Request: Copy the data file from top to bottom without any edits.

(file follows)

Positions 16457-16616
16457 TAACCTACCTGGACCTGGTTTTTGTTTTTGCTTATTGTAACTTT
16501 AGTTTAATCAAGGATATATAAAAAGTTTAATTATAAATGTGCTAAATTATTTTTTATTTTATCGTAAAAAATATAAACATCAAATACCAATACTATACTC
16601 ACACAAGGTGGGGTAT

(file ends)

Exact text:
Positions 16457-16616
16457 TAACCTACCTGGACCTGGTTTTTGTTTTTGCTTATTGTAACTTT
16501 AGTTTAATCAAGGATATATAAAAAGTTTAATTATAAATGTGCTAAATTATTTTTTATTTTATCGTAAAAAATATAAACATCAAATACCAATACTATACTC
16601 ACACAAGGTGGGGTAT